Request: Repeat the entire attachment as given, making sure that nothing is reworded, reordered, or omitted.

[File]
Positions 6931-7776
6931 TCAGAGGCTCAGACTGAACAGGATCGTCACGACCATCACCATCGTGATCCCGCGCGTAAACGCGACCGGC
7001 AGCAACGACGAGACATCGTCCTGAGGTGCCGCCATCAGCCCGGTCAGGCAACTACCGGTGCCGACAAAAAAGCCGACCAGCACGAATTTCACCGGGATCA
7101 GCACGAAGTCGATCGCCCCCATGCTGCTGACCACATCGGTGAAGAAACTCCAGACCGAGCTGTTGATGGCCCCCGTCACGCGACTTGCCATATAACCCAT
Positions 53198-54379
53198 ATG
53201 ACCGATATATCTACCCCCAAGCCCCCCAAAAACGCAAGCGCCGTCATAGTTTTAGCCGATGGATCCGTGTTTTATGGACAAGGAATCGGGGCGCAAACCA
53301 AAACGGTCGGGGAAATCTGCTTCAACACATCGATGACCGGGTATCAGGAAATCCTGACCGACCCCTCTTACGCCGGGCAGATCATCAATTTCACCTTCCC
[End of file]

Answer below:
Positions 6931-7776
6931 TCAGAGGCTCAGACTGAACAGGATCGTCACGACCATCACCATCGTGATCCCGCGCGTAAACGCGACCGGC
7001 AGCAACGACGAGACATCGTCCTGAGGTGCCGCCATCAGCCCGGTCAGGCAACTACCGGTGCCGACAAAAAAGCCGACCAGCACGAATTTCACCGGGATCA
7101 GCACGAAGTCGATCGCCCCCATGCTGCTGACCACATCGGTGAAGAAACTCCAGACCGAGCTGTTGATGGCCCCCGTCACGCGACTTGCCATATAACCCAT
Positions 53198-54379
53198 ATG
53201 ACCGATATATCTACCCCCAAGCCCCCCAAAAACGCAAGCGCCGTCATAGTTTTAGCCGATGGATCCGTGTTTTATGGACAAGGAATCGGGGCGCAAACCA
53301 AAACGGTCGGGGAAATCTGCTTCAACACATCGATGACCGGGTATCAGGAAATCCTGACCGACCCCTCTTACGCCGGGCAGATCATCAATTTCACCTTCCC